The Liberation of Mons and the Signing of the Armistice

The hundred days campaign had forced the German army into full retreat. German morale hit a new low as death, starvation, and sickness eroded motivation to carry on. Nevertheless, German rear-guards continued to show strong pockets of resistance as it retreated towards the city of Mons. On 7 November, the Canadian Corps crossed into Belgium and on 10 November they began their encirclement of Mons in their final battle to recapture a city that had been under German occupation since 1914. Continue reading “The Liberation of Mons and the Signing of the Armistice”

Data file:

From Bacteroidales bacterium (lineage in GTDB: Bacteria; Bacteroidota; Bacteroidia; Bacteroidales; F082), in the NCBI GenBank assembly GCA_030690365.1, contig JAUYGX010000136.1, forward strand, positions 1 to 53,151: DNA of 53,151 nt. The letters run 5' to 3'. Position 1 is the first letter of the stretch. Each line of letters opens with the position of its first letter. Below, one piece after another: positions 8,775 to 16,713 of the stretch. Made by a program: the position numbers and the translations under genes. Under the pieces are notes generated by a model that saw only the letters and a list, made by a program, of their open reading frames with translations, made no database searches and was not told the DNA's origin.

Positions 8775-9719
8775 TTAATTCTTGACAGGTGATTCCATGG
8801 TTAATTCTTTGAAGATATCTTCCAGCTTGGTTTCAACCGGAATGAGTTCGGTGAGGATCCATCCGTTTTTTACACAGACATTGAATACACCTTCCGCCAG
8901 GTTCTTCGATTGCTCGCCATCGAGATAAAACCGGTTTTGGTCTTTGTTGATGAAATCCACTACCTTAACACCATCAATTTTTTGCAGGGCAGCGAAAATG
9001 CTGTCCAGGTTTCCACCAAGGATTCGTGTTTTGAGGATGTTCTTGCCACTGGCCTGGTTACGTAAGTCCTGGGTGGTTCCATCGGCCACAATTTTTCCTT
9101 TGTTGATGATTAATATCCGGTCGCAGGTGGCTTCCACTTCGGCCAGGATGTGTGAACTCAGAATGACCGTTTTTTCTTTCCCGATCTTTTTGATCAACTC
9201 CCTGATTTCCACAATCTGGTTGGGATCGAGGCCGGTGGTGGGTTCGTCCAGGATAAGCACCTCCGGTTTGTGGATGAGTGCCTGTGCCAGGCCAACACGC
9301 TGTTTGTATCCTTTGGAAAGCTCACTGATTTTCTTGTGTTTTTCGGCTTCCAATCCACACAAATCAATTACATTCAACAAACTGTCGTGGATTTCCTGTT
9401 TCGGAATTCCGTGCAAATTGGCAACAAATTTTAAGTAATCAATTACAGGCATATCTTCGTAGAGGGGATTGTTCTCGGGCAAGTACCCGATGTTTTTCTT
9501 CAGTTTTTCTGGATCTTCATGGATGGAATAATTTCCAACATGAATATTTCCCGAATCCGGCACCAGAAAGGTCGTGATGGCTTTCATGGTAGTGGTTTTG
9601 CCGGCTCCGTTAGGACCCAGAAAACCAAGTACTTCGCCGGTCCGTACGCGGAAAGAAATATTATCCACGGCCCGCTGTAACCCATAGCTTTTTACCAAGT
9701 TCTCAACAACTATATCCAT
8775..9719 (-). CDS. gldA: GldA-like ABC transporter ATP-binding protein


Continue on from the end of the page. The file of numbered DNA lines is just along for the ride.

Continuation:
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“In Flanders fields”: Poppies and the tradition of remembrance

[Canada] "If ye break faith", Frank Lucien Nicolet. [1918]. Courtesy McMaster University Libraries, Identifier: 00001805
[Canada] “If ye break faith”, Frank Lucien Nicolet. [1918]. Courtesy McMaster University Libraries, Identifier: 00001805
We in Canada are used to seeing poppies on lapels this time of year. It’s a immediate signal that Remembrance Day is near, and that the time of commemorative activities has begun. On this Remembrance Day, I  would like to take a moment to write about why the poppy gain significance in the 20th century, and how it has become a symbol of commemoration throughout North American and the Commonwealth.  Continue reading ““In Flanders fields”: Poppies and the tradition of remembrance”